The miracles of Julie Yip-Williams’s life and death

A cancer memoir about a life sustained by improbable events

In August of 2013, a month after discovering she had stage IV colon cancer, Julie Yip-Williams created a WordPress blog. Over the next four and a half years her blog, My Cancer Fight­ing Journey, attracted thousands of readers. A Random House editor discovered it and offered her a six-figure advance plus a promise to turn it into a posthumous memoir. CBS Sunday Morning devoted a segment to her story. When she died—just a week after the TV show aired—the New York Times published her obituary. And a year later, when The Unwinding of the Miracle was published, it immediately hit the New York Times best-seller list.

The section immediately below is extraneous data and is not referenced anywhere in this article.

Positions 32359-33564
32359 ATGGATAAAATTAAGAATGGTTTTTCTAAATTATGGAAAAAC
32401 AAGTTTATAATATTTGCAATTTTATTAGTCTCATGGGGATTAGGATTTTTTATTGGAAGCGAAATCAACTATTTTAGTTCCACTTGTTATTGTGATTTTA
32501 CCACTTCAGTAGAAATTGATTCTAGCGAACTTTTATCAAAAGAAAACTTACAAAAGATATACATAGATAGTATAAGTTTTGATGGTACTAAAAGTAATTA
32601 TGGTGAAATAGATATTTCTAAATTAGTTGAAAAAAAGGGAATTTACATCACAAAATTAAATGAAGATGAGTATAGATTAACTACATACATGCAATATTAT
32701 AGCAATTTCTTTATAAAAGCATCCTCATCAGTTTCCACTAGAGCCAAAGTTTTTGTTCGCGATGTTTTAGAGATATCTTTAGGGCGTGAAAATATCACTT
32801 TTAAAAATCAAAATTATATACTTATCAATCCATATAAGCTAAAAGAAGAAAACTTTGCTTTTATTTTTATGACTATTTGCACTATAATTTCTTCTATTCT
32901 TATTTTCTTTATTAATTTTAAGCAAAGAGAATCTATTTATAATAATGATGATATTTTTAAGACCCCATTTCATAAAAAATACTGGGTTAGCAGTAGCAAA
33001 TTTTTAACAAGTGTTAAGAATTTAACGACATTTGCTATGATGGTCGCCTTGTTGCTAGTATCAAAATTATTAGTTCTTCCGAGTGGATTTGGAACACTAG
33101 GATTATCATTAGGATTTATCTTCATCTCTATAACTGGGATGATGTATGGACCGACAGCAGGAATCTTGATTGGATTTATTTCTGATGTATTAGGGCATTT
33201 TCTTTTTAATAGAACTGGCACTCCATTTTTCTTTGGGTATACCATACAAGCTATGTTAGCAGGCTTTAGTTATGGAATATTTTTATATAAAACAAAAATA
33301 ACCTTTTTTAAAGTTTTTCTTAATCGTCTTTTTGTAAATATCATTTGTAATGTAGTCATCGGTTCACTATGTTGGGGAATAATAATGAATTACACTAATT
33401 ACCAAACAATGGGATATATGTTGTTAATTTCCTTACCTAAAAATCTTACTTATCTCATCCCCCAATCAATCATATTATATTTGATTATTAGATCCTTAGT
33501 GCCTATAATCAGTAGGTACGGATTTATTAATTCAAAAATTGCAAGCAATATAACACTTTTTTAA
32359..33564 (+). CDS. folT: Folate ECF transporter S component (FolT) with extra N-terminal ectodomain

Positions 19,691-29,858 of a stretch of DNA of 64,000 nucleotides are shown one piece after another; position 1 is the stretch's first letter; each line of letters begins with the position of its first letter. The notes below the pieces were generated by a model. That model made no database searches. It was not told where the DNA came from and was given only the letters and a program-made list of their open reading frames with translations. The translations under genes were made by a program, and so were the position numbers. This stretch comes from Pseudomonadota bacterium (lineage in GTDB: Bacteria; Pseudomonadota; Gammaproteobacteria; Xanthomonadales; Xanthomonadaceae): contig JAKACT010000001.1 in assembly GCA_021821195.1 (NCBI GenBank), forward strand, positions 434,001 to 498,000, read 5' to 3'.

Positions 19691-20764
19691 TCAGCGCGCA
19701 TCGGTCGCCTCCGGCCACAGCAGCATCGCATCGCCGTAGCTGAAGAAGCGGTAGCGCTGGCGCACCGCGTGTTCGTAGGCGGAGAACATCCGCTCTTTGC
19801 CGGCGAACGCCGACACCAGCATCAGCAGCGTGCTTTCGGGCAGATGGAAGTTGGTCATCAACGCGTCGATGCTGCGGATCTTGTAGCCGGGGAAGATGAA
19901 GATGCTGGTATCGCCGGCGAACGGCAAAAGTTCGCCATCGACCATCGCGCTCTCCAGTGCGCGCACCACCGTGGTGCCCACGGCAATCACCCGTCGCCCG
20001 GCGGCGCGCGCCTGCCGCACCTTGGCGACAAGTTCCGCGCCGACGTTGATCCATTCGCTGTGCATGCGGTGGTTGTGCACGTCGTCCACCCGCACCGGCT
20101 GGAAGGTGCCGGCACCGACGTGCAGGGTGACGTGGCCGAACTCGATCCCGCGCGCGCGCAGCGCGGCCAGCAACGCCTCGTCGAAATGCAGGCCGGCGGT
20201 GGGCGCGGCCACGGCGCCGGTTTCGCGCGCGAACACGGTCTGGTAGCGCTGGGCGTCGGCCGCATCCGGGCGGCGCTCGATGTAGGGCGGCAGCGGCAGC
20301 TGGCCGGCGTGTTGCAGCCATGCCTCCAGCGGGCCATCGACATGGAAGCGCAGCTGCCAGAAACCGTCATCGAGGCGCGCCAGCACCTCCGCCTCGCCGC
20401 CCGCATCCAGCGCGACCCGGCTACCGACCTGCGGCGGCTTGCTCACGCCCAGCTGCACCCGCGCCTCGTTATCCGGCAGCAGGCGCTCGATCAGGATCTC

No one who has ever blogged could be surprised that Yip-Williams believed in miracles. Yet no one who has ever perused self-help books in an American bookstore would expect to find cancer, dashed hopes, death, and miracles all intertwined in one memoir. “Paradoxes abound in this life,” Yip-Williams ex­plained. “Living is an exercise in navigating within them.”

Miracles, for Yip-Williams, do not require divine intervention upending laws of physics and biology. Nor do they occur as a result of optimism, hope, the right diet, or expensive varieties of snake oil. Rather, miracles are improbable events that give life and then sustain it, even as it eventually unwinds.